# M5: Fourier Series and PDE's (2019-2020)

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16 lectures

The course begins by introducing students to Fourier series, concentrating on their practical application rather than proofs of convergence. Students will then be shown how the heat equation, the wave equation and Laplace's equation arise in physical models. They will learn basic techniques for solving each of these equations in several independent variables, and will be introduced to

elementary uniqueness theorems.

Students will be familiar with Fourier series and their applications and be notionally aware of their convergence. Students will know how to derive the heat, wave and Laplace's equations in several independent variables and to solve them. They will begin the study of uniqueness of solution of these important PDEs.

See the examinable syllabus

Fourier series: Periodic, odd and even functions. Calculation of sine and cosine series. Simple applications concentrating on imparting familiarity with the calculation of Fourier coefficients and the use of Fourier series. The issue of convergence is discussed informally with examples. The link between convergence and smoothness is mentioned, together with its consequences for approximation purposes.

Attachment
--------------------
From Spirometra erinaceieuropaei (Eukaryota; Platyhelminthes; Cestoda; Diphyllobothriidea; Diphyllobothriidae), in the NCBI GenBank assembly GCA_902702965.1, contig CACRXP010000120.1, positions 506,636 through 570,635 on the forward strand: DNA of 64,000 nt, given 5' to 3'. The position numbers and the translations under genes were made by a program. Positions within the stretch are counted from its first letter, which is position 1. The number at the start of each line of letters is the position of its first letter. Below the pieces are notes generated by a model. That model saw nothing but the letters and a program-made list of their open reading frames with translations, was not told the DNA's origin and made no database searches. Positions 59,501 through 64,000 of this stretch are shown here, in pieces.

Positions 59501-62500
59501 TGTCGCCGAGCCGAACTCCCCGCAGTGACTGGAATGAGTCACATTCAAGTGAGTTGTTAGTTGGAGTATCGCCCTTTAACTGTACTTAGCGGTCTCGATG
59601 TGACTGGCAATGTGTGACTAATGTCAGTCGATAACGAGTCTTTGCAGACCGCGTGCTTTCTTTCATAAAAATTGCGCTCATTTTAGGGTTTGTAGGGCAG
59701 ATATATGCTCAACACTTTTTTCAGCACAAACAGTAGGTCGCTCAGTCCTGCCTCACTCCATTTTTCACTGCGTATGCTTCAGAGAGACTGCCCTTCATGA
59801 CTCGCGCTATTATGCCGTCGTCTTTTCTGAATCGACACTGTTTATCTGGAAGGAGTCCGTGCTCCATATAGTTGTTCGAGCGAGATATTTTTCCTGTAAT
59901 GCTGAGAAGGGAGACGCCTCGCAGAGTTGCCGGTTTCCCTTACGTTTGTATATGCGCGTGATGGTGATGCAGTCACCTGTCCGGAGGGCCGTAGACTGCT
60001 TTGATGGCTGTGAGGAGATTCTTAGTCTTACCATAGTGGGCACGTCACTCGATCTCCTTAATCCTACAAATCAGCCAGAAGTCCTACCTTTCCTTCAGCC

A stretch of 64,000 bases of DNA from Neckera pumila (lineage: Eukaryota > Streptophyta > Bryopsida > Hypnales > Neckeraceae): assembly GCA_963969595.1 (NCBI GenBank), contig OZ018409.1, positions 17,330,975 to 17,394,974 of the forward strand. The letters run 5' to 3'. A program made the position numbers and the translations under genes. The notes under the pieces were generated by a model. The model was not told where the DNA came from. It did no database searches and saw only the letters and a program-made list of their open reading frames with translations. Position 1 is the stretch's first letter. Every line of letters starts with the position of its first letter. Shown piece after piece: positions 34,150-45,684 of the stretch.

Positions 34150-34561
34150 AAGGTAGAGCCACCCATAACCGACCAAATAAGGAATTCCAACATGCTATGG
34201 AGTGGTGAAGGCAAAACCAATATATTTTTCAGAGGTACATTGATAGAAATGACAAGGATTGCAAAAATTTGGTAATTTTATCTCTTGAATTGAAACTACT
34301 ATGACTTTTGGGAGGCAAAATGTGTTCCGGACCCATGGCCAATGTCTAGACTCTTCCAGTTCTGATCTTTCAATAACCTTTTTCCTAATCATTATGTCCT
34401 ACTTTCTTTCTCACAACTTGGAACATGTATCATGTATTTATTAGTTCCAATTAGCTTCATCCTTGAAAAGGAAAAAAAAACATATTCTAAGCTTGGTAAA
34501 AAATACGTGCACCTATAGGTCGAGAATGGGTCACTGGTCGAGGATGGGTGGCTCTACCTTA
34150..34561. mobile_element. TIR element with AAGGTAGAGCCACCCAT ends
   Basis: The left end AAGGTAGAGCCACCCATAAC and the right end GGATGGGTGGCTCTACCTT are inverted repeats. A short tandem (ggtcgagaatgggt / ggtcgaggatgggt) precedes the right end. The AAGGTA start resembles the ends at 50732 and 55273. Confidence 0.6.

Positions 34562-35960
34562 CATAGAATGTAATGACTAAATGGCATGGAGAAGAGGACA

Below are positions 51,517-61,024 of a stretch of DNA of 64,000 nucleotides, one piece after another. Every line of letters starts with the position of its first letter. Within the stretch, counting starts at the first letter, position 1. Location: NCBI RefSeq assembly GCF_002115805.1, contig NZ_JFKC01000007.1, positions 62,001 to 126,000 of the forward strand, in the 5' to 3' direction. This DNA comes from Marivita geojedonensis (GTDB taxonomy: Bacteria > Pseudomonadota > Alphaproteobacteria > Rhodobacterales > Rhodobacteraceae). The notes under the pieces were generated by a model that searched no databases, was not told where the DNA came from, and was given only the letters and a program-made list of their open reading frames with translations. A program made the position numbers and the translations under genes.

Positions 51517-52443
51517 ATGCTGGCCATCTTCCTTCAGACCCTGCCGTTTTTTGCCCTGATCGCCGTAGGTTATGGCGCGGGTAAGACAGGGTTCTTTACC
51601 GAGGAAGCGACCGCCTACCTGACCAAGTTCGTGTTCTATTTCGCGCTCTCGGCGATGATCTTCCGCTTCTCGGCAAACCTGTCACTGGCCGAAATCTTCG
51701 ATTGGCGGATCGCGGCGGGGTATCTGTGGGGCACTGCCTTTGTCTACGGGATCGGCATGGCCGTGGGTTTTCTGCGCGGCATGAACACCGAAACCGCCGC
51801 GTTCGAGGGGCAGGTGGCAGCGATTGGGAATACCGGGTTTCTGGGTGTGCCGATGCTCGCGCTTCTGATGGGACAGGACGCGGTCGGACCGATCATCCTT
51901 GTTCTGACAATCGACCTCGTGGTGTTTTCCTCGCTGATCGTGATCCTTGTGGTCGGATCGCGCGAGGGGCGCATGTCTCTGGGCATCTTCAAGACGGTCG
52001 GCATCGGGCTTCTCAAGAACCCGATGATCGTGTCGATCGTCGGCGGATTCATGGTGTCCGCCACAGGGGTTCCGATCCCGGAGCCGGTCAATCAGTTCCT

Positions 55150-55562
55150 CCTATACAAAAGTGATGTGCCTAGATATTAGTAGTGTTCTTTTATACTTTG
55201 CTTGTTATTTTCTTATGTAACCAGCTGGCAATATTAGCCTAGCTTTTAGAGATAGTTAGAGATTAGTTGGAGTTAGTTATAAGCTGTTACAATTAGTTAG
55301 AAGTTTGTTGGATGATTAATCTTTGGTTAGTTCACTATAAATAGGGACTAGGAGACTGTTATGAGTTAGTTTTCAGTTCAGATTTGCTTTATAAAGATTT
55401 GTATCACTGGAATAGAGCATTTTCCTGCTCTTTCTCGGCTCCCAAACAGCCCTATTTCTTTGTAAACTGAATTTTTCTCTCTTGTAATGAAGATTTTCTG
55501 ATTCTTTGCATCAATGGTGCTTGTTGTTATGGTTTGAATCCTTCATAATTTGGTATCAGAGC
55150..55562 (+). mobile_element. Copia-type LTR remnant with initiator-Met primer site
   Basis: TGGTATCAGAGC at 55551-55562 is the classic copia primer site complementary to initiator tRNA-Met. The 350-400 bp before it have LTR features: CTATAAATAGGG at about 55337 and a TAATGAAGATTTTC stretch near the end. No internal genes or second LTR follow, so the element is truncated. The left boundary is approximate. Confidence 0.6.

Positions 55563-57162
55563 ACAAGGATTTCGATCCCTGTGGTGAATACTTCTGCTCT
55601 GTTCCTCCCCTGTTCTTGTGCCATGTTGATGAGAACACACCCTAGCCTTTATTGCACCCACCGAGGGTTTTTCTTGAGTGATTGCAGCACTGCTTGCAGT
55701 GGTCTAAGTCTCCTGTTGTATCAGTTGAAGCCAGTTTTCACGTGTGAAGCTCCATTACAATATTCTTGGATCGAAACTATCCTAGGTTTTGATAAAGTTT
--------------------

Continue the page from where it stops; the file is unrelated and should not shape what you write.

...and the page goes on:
Partial differential equations: Introduction in descriptive mode on partial differential equations and how they arise. Derivation of (i) the wave equation of a string, (ii) the heat equation in one dimension (box argument only). Examples of solutions and their interpretation. D'Alembert's solution of the wave equation and applications. Characteristic diagrams (excluding reflection and transmission). Uniqueness of solutions of wave and heat equations.

PDEs with Boundary conditions. Solution by separation of variables. Use of Fourier series to solve the wave equation, Laplace's equation and the heat equation (all with two independent variables). (Laplace's equation in Cartesian and in plane polar coordinates). Applications.

1) D. W. Jordan and P. Smith, *Mathematical Techniques* (Oxford University Press, 4th Edition, 2003)

2) E. Kreyszig, *Advanced Engineering Mathematics* (Wiley, 10th Edition, 1999)

3) G. F. Carrier and C. E. Pearson, *Partial Differential Equations --- Theory and Technique* (Academic Press, 1988)

*Please note that e-book versions of many books in the reading lists can be found on SOLO and ORLO.*